Peregion

These beans are a bit of a mystery; they’re likely Peregion, but the coloration presented differently than in previous crops. These have a creamy off-white background with definite black stripes; prior crops have offered a more pinkish background. Nevertheless, these were a fill-in crop for areas where germination of other varieties failed, and they produced abundantly. This one is definitely staying in our rotation.

Jacob’s Cattle

These Jacob’s Cattle kidney beans are another older variety that didn’t offer high yields. As with Tiger’s Eye, though, the beans are gorgeous and I’m happy to have fresh seedstock for future planting.

Golden Anasazi

These were a gift from a local grower and I’m ecstatic to have these in our seed bank; they’re a variation on the more well-known Anasazi bean, which are a mottled burgundy and white. They’re similar in appearance to the Yellow Eye beans, although these have a paler golden hue and more color than white – but sorting these definitely requires careful concentration! Note that certain Indigenous groups consider the word ‘Anasazi’ to be derogatory and disrespectful; there is also quite a lot of controversy around the bean’s apocryphal origin (supposedly found in Indigenous ruins in New Mexico in the early 1970s) and the (white) trademarking of a native bean. This is a delicious bean but obviously needs a rebranding. Maybe we should rename this the Palomino bean, since those horses traditionally have yellow coats and white tails?

Orca, Calypso or Vaquero

These might well be my very favorite beans we grew, even though there aren’t enough to eat – only just enough to replant next year! These gorgeous, plump, black and white beans go by many names, including Orca (obviously), Calypso (less obvious) and Vaquero (cowboy). I only had a few old beans for planting, and the germination on these was absolutely abysmal, but now I have enough for a full row next year, and I’ll expand from there. I know these will be amazing in a grilled corn salad!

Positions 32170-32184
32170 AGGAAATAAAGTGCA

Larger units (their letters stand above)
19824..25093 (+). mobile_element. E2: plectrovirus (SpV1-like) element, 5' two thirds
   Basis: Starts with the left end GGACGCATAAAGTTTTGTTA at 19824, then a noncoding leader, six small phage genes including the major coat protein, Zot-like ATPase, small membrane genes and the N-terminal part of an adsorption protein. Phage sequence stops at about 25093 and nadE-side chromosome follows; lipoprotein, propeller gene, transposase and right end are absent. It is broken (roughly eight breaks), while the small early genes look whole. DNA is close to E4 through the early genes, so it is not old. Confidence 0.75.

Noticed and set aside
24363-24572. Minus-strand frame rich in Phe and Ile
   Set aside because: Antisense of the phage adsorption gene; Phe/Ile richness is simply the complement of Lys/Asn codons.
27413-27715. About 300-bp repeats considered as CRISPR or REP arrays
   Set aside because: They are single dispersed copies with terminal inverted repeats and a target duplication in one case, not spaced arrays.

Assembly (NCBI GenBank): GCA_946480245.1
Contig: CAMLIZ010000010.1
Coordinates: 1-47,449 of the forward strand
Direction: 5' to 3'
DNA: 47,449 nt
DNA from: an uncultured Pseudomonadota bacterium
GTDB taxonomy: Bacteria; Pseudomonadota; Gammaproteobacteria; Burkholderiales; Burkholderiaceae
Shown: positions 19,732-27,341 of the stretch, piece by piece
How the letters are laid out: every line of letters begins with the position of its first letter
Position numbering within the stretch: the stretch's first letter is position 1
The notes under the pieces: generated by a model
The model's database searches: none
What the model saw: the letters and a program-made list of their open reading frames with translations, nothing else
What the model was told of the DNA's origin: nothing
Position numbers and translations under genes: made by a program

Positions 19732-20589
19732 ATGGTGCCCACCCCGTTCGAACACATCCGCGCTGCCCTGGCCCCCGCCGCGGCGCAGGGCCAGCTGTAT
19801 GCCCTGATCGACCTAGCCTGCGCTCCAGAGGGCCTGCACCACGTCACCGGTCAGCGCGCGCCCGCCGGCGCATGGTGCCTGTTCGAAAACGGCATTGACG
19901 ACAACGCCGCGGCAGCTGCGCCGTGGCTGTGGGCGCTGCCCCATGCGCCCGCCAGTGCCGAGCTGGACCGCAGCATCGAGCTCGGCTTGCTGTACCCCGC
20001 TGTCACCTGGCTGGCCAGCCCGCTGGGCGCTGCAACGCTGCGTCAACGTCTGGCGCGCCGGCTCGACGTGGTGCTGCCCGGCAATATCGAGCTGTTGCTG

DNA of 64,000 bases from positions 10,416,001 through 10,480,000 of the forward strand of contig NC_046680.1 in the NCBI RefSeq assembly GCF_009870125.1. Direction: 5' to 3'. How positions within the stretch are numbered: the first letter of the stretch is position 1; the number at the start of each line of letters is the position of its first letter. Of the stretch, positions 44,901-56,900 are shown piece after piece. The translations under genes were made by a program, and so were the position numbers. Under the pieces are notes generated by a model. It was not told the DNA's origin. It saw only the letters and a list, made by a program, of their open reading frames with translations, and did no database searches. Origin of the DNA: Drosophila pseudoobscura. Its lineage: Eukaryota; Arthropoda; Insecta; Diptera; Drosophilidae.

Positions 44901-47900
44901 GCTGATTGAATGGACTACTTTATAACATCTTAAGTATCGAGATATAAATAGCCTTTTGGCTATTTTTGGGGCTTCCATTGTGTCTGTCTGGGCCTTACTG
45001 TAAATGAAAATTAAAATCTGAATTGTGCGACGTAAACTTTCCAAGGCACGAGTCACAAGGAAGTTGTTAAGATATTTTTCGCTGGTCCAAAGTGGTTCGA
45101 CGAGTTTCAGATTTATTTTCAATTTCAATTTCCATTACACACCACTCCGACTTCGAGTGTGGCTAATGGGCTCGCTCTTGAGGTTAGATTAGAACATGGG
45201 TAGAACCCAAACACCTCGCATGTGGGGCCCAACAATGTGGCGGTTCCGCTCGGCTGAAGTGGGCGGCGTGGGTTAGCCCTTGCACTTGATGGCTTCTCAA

Dutch Yellow or Hopi Yellow

One tricky thing about growing beans and keeping breeding lines true is that names often vary from place to place…or certain beans may just be passed down, with no names at all. These beans were given to me as Dutch Yellow, but I’ve never been able to satisfactorily trace that genealogy. More likely they’re Hopi Yellow, which would be appropriate from a geographical sense. An interesting observation about these beans: they produced abundantly, but some are smaller and properly round, while others are larger and have a more squared-off shape. Preliminary research indicates the smaller, rounder beans are the true heirlooms, and the square beans are a result of unintentional hybridizing, as might happen with any open-pollinated crops. I’ll read more on this, but am likely to eat the larger beans and save the smaller beans for seedstock in the hopes of cultivating a true heirloom line.